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Coffee with Shoptalk: Highlights from CTAM Summit, SCTE Expo

Contributed by Mark Palazzo, VP/GM for Cisco’s Cable Access Business Unit

On the last day of a New Orleans week that contained two major conventions – the Society of Cable Telecommunications Engineers’ (SCTE) annual Cable Tec-Expo, preceded by the Cable Television Association for Marketing’s (CTAM) Summit – early morning shop talk requires a strong cup of coffee.

That’s what prompted this impromptu chat between me and Leslie Ellis, Multichannel News columnist and winner of the 2010 SCTE/WICT Women in Technology award.

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Prime Time for Broadband: Part 2 – Announcing the 2010 Cisco VNI Usage Study

As I discussed yesterday, the Cisco VNI Usage Study is able to help translate the theoretical to the real, showcasing actual data sourced from a representative sampling of SP networks worldwide. Because it is primary data, we’re able to parse the information a number of different ways – we can effectively slice and dice it like a Ginsu – not just at a high level, but down to hourly granularity.  When reconciled with the many time zones this study covers, it provides some great insights into user behavior across multiple geographic regions.

For example:

  • “Busy hour” traffic grew at a faster pace than average traffic, growing 41 percent since last year. Peak-hour Internet traffic is 72 percent higher than Internet traffic during an average hour. The ratio of the busy hour to the average hour increased from 1.59 to 1.72, globally.  So, if you are a network planner, it’s not enough just to plan for the basic growth forecast of – you must account for the daily peaks as well.  Based on our findings, that means planning for an overall capacity nearly ¾ more than the top-line traffic growth estimates in order to prevent massive congestion during daily peak periods.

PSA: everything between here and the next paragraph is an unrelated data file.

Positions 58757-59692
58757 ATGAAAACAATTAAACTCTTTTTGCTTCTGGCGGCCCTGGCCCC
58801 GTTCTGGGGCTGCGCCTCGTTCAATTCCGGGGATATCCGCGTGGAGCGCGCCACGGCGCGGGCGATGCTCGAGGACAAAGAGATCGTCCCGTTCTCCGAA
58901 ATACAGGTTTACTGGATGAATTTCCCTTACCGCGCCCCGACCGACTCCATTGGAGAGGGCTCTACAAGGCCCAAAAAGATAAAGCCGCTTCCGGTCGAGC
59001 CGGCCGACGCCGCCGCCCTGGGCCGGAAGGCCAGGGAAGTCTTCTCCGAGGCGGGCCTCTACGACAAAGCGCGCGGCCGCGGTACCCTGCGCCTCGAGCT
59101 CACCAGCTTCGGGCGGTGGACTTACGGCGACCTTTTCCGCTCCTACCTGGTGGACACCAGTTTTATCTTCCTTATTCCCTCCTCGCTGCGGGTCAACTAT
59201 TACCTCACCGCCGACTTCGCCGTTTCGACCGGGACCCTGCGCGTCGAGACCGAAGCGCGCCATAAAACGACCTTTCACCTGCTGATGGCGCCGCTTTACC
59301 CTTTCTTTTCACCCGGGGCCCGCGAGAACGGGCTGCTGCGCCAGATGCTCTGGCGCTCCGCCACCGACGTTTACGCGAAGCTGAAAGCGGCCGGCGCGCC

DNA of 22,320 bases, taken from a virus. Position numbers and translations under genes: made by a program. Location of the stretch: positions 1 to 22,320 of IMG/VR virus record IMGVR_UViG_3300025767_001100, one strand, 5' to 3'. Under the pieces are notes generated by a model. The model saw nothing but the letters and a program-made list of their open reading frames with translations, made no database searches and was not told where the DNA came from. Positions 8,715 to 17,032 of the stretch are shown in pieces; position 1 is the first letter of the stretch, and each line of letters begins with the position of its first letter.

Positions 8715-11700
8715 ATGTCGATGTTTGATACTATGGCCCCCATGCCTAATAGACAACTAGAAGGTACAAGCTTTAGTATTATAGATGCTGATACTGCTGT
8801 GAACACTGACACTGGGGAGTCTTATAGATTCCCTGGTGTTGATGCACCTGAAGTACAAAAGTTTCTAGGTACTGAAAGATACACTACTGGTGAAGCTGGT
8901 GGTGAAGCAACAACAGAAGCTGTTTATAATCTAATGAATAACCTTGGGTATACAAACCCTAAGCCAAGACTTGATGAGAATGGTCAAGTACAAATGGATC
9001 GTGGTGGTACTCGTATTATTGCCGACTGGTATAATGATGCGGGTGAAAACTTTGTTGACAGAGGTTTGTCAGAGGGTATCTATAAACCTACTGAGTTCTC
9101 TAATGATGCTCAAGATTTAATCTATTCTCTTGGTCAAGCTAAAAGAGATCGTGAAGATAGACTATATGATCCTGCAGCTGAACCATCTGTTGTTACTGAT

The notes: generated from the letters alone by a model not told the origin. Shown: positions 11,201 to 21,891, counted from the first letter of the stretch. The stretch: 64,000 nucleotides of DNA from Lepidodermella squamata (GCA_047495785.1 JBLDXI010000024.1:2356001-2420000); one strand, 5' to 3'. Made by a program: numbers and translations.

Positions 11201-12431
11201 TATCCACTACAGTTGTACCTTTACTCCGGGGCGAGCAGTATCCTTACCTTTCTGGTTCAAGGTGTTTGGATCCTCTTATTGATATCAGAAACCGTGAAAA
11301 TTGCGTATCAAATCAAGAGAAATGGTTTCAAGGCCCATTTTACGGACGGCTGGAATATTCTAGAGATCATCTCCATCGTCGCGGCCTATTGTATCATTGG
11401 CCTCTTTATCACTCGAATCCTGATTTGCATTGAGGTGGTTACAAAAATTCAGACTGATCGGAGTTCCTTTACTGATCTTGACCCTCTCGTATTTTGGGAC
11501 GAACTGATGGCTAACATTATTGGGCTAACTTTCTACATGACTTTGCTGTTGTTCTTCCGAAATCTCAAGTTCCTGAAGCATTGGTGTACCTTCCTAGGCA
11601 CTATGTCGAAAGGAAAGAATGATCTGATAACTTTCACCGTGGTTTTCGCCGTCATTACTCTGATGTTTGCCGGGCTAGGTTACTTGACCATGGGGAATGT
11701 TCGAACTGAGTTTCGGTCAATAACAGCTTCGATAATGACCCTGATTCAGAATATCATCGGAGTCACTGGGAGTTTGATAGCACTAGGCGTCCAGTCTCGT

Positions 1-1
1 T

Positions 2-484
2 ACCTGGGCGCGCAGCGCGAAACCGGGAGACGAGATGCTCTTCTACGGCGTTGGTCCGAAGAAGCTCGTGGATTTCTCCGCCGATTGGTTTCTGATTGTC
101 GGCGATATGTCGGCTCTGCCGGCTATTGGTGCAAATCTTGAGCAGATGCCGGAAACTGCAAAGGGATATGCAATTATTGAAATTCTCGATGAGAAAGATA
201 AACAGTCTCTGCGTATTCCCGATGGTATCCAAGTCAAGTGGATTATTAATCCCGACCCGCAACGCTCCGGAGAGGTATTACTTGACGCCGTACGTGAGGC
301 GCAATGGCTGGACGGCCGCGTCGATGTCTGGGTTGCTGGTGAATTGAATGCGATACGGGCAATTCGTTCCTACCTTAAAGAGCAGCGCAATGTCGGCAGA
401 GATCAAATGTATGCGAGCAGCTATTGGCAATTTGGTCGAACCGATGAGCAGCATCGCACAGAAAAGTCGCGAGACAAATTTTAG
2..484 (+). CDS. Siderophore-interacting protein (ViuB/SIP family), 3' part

• Voice and video communications traffic is now six times higher than data communications traffic (email, instant messaging, instant messaging file transfer). Voice and video communications traffic (such as voice over IP [VoIP] and voice and video over instant messaging) has reached 2 percent of all traffic, up from less than 1 percent last year.  With new tools applications becoming available seemingly every day, from Cisco ūmi to the latest from Skype, this will continue to be a space to watch.
  • Online video fluctuates more than file sharing traffic. Online video’s volatility (defined as the spread of traffic volume during the course of the day) is 51 percent higher than that of file sharing. The peak video hour is 91 percent higher than the average video hour, while the peak file sharing hour is 64 percent higher than the average file sharing hour.  So while the move to online video is good for providers to showcase the quality of their networks compared to P2P where the role and value they can deliver is limited, it does provide more challenges such as the need to accommodate greater volatility.

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Announcing the 2010 Cisco VNI Usage Study Findings

Few things get me as fired up about this industry as being able to dive into some serious data about, well, data. By now, most of our readership is quite familiar with our Cisco Visual Networking Index study or VNI. It’s comprised of several separate efforts, with the VNI Forecast being the best known of the bunch and the one that is most often quoted in the media, used by regulators, and factored into architectural plans by our customers. The Forecast is, as its name conveys, offers a forward looking view. Using third party subscription growth forecasts and advanced modeling techniques, we deliver an estimate of the amount of traffic that will be crossing global IP networks over the next half decade.

But what is real traffic looking like now, you ask?